When the Obama administration introduced new nutrition guidelines last year for food served at school, many grumbled that it meant the end of fun snacks, soda and sugary treats that most kids love to gobble up.
For the most part, that's exactly what happened. That's led to endless complaints that the federal government is too intrusive, and in some cases isn't letting kids eat enough, especially if they're bigger than average or are involved in sports that burn a lot of calories.
At the same time, some snacks are evolving into smaller, leaner and healthier versions of themselves in order to be allowed back into school.
Over the weekend, for example, NPR reported that reduced fat, whole grain rich flamin' hot Cheetos made the cut, and are therefore allowed to be sold as a food that meets the government's nutrition standard. While some say that's just what should have happened, others are grumbling that it's perhaps too easy for unhealthy snacks to reduce fat and sodium and be considered as something close to "healthy."
"If you set up nutrition standards, the food industry can do anything to meet those standards, and this is a perfect example of that," New York University professor Marion Nestle told NPR. "So this is a 'better-for-you' junk food and, of course, the question is, is that a good choice? And no, of course, it's not."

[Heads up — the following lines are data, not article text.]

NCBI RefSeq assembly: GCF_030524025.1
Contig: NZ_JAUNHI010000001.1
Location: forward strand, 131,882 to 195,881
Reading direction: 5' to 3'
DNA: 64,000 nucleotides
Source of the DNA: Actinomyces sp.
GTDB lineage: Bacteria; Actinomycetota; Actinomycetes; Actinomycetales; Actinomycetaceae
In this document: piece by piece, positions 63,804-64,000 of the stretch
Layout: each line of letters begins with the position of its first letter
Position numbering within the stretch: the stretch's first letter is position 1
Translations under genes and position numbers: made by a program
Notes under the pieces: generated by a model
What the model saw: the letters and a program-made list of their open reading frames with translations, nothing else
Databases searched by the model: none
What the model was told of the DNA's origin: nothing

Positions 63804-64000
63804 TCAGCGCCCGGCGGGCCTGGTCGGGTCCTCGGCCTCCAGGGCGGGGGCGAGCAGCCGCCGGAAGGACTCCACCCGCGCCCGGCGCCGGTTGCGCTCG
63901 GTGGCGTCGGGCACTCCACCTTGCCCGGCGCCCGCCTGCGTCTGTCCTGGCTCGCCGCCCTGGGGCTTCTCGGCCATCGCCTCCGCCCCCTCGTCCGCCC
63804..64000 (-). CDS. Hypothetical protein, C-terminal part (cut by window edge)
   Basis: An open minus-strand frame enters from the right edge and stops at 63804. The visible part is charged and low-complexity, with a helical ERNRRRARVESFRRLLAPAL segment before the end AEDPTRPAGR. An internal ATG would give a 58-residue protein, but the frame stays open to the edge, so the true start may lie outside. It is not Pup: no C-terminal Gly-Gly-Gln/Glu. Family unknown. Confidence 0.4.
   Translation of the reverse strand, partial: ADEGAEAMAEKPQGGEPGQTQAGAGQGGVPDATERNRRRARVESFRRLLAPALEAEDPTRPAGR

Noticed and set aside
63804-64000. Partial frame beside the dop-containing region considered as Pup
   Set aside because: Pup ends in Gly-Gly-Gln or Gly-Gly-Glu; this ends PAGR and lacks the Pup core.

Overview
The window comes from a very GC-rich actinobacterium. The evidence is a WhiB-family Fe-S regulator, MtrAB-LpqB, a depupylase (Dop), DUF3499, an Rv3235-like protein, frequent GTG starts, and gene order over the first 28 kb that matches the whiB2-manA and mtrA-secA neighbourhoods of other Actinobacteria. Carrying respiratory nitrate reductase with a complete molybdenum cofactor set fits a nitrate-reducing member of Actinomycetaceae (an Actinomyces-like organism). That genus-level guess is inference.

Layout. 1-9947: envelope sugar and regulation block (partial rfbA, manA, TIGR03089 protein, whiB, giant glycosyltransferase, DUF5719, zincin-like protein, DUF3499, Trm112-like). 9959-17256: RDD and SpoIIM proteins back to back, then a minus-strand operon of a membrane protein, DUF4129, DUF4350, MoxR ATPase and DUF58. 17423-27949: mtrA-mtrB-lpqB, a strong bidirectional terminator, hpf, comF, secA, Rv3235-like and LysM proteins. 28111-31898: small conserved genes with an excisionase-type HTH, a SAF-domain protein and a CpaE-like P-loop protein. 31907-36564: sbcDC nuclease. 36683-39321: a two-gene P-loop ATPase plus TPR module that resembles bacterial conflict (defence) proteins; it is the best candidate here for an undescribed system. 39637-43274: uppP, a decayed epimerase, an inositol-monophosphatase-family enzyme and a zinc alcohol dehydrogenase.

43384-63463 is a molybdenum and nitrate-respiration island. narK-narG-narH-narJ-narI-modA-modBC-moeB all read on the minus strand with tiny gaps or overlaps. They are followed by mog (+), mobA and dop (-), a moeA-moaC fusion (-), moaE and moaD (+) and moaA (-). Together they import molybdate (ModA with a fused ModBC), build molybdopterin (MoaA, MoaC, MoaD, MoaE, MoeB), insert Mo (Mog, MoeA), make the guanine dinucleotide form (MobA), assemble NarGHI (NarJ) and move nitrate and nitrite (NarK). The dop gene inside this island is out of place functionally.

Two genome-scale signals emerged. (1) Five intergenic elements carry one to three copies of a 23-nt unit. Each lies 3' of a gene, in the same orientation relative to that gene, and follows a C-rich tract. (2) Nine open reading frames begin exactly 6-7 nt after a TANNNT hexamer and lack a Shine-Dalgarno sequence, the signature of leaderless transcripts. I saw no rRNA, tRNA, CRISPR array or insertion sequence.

Still, it takes a lot for a bright, shiny bag of crunchy, salty, fat-filled goodies to slim down and get back into the school cafeteria.
According to USDA's Smart Snacks calculator, regular Cheetos aren't even close to being accepted. Anyone who eats those cheese-coated corn puffs are getting about 56 percent of their calories from fat, well over the 35 percent limit.
Baked Cheetos are closer, but they still miss, as 37.5 percent of those calories come from fat.
Frito Lay had to engineer a special kind of Cheetos that's essentially a slimmed-down, or some might say famished, version of the original in order to make the cut. These USDA-approved Cheetos have just 90 calories per ounce, compared to the 160 in the normal one ounce serving, and just 30 fat calories, instead of 90. They also have almost half the salt.
The kids say it's still worth it.
"They're good, like, they just taste delicious," junior Cashari Norwood told NPR. "And like, I'm a vegetarian and so sometimes, I just want to eat something that's good, and I can't even really get that here."
The slimmed-down snacks are popular enough that companies have made other "legal" varieties, such as Doritos, Tostitos, Smartfood and even low-calorie Gatorade. PepsiCo boasts online that it stands ready to deliver these "USDA compliant products for K-12 schools."